Friday, August 19, 2022

How Deep Brain Stimulation Can Restore Your Steady Hands

Cleveland-Clinic-Logo-e14051002911852The content and information below is republished with permission from the Cleveland Clinic.
Lana Laurendeau can’t remember a time when her hands didn’t shake. For years, the shaking made it hard for her to eat without making a mess, drink from a glass without using both hands and put on jewelry.  The shaking also made it increasingly hard for her to do her job as a professional hairdresser.
“I was always afraid I would cut my clients instead of just cutting their hair,” Ms. Laurendeau says. “People thought I was nervous all the time.”

Photo courtesy of Cleveland Clinic
Photo courtesy of Cleveland Clinic

As the condition her became progressively worse, she went to see neurologist Michal Gostkowski, DO, at Cleveland Clinc’s Center for Neurological Restoration at the Richard E. Jacobs Health Center in Avon, OH. He diagnosed her with essential tremor, which is similar to Parkinson’s disease.
“Essential tremor causes more disability than Parkinson’s, particularly in the hands,” Dr. Goskowski says. “And it is a condition that is not always recognized by physicians, so patients may go undiagnosed.”
Misfiring brain
Dr. Gostkowski recommended that Ms. Laurendeau undergo a procedure called deep brain stimulation. In deep brain stimulation, surgeons create a small hole in the skull. A neurosurgeon uses computerized mapping and recording to implant an electrode in the precise part of the brain that is misfiring and causing the tremor.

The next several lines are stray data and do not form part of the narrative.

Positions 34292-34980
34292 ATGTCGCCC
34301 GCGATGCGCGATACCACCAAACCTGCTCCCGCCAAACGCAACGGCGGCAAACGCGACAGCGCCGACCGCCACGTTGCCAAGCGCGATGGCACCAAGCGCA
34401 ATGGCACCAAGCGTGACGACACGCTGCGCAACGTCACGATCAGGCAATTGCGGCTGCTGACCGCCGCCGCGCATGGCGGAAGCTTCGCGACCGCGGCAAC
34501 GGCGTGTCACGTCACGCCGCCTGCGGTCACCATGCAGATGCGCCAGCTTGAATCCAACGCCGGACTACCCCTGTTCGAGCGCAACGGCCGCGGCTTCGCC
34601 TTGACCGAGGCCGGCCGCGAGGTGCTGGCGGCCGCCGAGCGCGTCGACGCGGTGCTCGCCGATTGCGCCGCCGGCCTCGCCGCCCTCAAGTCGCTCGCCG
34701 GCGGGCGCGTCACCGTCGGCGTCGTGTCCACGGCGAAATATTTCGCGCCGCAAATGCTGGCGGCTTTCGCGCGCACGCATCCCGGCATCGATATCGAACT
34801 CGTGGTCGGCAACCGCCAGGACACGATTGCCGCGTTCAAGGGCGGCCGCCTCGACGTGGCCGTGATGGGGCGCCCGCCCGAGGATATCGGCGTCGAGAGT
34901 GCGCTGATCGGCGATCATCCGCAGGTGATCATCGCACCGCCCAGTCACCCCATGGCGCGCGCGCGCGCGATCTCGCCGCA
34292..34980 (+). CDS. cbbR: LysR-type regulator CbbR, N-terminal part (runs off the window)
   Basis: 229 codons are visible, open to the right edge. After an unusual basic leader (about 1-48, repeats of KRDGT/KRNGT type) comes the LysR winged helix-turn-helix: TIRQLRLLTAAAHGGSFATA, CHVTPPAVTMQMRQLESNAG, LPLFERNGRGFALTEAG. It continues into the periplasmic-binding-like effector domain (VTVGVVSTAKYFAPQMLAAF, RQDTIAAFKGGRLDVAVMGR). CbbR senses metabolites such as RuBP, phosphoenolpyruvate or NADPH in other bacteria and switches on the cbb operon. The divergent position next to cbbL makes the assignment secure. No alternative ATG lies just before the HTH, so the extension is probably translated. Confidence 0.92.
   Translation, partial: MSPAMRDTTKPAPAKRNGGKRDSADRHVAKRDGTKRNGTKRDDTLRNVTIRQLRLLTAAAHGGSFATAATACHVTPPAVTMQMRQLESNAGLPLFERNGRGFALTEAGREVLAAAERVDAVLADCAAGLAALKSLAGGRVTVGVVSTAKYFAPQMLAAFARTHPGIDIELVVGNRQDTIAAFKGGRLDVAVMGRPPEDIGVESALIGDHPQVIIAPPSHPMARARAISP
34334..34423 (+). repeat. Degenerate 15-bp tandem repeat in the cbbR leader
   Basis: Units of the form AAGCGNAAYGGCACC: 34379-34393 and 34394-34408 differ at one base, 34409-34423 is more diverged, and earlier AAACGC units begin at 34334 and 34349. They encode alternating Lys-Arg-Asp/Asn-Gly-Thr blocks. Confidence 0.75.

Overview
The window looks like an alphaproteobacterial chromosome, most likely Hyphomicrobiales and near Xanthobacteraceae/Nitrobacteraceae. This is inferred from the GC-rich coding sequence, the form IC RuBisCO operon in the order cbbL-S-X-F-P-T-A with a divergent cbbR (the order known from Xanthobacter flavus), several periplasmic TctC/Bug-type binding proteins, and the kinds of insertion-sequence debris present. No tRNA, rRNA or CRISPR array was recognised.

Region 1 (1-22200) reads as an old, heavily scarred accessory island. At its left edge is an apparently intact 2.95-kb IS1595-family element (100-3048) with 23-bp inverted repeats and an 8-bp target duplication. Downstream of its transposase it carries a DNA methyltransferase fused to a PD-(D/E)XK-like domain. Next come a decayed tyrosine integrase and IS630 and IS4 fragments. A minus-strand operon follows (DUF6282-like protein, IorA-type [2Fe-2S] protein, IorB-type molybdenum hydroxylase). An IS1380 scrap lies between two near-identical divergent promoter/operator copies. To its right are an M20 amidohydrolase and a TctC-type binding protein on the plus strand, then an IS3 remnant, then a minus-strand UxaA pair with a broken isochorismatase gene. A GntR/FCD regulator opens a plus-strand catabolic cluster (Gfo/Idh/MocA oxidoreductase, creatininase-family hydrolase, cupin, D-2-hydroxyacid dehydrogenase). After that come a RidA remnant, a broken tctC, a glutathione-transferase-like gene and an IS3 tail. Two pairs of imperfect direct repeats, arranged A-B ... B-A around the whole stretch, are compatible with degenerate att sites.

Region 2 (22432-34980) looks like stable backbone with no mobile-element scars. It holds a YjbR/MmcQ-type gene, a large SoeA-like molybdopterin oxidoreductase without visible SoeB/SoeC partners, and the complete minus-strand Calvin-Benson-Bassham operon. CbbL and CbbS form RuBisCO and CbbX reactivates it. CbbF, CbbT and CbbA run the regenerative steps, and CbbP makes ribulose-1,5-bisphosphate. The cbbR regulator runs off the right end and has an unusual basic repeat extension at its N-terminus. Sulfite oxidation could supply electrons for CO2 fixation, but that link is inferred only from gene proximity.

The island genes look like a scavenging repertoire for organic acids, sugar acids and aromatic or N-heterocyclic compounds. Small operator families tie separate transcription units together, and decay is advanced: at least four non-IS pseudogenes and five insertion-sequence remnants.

Wires connect the electrodes to a type of pacemaker device that surgeons implant under the skin, such as  in the chest below the collarbone. The pacemaker can be easily programmed with a computer via radio signals. Patients use special magnets to turn the device on or off.
Deep brain stimulation also treats Parkinson’s disease, muscle contractions called dystonia and tremors that can come with multiple sclerosis.
Patients are awake for part of the procedure so that neurosurgeons and intraoperative neurologists can get feedback directly from the patients.
“The surgeon needs to make certain that he or she is optimally targeting the correct part of that patient’s brain,” Dr. Gostkowski says.
Dr. Gostkowski says patients are generally hospitalized for around five days after the surgery and that deep brain stimulation is highly successful for many of his patients.
Regaining control
While the idea of deep brain stimulation scared her, Ms. Laurendeau was determined to regain control of her life. She went through with the procedure in October 2012.
She elected to have the part of her brain that controls her dominant left hand treated first, since just one side of the brain can be operated on at a time.  Dr. Gostkowski was in the operating room to help surgeons navigate placement of the electrodes.
Today, the mother of three teenage boys is thrilled that her left hand is tremor-free when she turns on the stimulator. She turns the device off at night via a remote control to preserve the electrode’s battery, which surgeons implanted in her abdomen.
Ms. Laurendeau says she may eventually have her right hand corrected, but for now, she is enjoying resuming many of the normal activities of life.
“I can apply eyeliner and paint my fingernails,” she says. “The difference is amazing.”
– Brain and Spine Team,

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